Finally (because I know the Slashdot crowd likes a challenge :-)), I'd like something that is easily reprogrammable without having to compile code, then reflash a device, etc. What languages for embedded devices exist for home automation programming, if any. A quick google search reveals nothing specially made for end-users to reprogram their devices, but, like I said above, I'm clueless about options. If it exists I probably wouldn't find it anyway without your help.

Submission + - Intel CEO shows off wrist-worn drone (

mpicpp writes: Chief Executive Brian Krzanich demonstrated a tiny computer built into the button of his jacket and a wristband that was capable of transforming into a flying camera at the 2015 Consumer Electronics Show in Las Vegas on Tuesday.

Intel, known more for its computer chips, is attempt to expand into the area of smart gadgets that you can wear. Krzanich said during his keynote that Intel was pushing to create computerized apparel and other gadgets equipped with sensors, an area that Intel hopes is rife with growth as the demand for smartphones and tablets begins to taper off, according to a Reuters report.

Dubbed Curie, the button-sized computer that can be worn is planned for release this year, and it will include a Bluetooth radio and a low-power chip from Intel’s Quark line. It’s a largely new area for Intel, which has not released much in the wearable gadgets market until now.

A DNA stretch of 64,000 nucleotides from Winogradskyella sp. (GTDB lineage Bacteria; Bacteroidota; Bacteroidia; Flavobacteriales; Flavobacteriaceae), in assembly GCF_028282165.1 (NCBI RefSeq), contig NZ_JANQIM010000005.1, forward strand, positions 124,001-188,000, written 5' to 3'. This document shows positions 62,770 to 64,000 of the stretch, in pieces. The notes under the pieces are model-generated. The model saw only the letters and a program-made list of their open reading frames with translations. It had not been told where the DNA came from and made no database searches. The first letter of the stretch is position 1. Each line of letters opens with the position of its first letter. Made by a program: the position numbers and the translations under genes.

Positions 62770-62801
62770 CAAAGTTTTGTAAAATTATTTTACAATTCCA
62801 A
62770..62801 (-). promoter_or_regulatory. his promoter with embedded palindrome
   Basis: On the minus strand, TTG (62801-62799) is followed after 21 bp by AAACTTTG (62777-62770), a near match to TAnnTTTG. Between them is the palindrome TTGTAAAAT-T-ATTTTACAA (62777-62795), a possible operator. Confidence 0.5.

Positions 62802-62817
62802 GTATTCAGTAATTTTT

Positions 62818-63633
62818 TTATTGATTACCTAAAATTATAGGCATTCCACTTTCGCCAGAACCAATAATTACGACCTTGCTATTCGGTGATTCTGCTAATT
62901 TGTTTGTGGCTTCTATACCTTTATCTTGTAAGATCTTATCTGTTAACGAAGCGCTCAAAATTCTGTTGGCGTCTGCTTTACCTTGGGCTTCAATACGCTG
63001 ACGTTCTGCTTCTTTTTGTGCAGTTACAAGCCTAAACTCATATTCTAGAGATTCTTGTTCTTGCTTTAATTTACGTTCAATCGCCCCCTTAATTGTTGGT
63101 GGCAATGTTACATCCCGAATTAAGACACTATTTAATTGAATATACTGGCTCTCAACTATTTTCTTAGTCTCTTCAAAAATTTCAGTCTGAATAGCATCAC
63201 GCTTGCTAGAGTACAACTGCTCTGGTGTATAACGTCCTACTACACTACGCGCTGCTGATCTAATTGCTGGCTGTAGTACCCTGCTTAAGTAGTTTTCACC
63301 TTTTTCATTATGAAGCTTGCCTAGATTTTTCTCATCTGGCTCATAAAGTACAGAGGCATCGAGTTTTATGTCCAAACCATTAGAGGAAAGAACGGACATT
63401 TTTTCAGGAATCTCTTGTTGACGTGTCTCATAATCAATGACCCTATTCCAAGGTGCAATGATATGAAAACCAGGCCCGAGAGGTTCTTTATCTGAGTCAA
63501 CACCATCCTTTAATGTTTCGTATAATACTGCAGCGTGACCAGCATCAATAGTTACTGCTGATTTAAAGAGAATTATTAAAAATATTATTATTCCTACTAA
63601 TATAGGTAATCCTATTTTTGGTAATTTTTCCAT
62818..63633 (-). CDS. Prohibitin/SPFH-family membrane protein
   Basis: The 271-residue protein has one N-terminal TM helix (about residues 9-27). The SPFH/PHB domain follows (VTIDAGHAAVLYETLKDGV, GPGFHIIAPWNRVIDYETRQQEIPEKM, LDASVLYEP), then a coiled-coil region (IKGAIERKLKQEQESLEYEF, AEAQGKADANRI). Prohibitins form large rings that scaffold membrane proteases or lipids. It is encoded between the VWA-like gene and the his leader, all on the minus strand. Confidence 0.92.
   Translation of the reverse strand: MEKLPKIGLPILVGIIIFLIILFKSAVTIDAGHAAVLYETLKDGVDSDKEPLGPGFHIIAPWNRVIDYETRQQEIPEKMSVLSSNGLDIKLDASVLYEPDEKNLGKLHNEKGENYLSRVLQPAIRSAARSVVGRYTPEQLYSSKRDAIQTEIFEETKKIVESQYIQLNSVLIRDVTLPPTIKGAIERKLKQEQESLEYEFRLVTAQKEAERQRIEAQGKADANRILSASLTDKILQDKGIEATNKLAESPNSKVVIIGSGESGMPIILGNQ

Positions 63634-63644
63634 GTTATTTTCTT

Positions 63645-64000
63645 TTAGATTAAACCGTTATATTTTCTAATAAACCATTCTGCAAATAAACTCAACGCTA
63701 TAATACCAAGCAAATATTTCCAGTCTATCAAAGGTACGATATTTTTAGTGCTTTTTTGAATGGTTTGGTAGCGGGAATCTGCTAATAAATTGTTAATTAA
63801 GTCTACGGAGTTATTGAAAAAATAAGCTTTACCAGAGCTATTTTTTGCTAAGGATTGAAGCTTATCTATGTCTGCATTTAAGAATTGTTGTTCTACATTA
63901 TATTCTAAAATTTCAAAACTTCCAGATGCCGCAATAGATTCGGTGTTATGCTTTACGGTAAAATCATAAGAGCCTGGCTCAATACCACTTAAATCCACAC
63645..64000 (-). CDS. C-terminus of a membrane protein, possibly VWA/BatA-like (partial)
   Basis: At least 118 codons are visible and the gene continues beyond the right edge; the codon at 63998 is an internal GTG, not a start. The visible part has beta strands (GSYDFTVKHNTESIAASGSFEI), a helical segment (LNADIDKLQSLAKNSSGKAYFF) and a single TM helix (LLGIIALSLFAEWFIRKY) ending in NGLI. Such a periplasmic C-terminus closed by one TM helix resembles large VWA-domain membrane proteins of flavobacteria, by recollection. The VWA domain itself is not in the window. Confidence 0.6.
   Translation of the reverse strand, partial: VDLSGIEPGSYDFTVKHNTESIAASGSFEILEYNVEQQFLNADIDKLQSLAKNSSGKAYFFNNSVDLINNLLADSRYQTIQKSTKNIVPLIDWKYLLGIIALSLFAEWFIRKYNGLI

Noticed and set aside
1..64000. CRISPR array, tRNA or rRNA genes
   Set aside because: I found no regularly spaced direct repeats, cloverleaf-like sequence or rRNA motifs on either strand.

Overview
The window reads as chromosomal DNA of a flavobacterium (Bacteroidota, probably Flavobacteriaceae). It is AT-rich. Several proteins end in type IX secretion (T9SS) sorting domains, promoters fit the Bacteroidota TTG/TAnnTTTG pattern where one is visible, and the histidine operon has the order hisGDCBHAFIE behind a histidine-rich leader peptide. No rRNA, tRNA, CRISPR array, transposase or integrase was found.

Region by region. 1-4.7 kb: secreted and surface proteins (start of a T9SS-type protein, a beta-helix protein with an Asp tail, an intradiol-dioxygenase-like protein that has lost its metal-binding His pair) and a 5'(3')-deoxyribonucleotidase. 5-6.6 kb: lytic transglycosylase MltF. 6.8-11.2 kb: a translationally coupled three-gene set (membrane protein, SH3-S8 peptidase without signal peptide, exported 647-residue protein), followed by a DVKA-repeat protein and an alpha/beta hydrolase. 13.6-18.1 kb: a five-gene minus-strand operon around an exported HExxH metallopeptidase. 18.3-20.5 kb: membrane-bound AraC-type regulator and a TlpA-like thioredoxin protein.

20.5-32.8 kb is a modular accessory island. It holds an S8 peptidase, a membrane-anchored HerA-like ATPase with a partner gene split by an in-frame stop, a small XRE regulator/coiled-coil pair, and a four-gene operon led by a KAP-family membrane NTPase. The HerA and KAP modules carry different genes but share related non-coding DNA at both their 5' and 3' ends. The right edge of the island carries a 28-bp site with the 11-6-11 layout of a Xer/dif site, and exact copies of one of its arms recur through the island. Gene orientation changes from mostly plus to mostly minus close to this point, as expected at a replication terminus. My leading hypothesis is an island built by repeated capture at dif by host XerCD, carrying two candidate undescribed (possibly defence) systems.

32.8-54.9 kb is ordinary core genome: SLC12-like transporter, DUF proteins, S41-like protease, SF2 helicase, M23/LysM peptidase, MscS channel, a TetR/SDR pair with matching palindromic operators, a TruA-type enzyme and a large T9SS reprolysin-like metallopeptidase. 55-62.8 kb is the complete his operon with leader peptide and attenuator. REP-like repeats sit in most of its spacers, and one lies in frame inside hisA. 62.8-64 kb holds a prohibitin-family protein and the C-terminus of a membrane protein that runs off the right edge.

He said such technology could be worn on rings, bags, pendants, bracelets, and other types of clothing in addition to a jacket button. The company is also working with apparel firm Oakley to create a gadget for athletes.

The drone on his wrist is called Nixie, and it can be launched into the air equipped with a camera and is capable of navigating around obstacles.

Krzanich said he had learned from Intel’s past mistake of not moving quickly enough to create chips for smartphones and tablets, causing the company to miss out on that market. Krzanich has been the company’s CEO since 2013.

Comment Linux Lite (Score 1) 210

Linux Lite is what Mint wants to be. All the right stuff, none of the useless fluff. It's the only distro that I can start using right after the install without spending an hour or more personalizing and reconfiguring. And yes, it is ubuntu/debian based. It uses the ubuntu repositories, so you CAN reconfigure it and install what you want easily, if you are so inclined.

Comment Linux Lite (Score 1) 303

Every distro I've ever installed required lots of post-install personalizations. Changing the default editor, mail client, and media player, installing "restricted" codecs and other software, adjusting which services launch when; there's plenty to do before you can call it finished. The one distro that saves me the most of that time is Linux Lite. It's a pleasure to install and to use.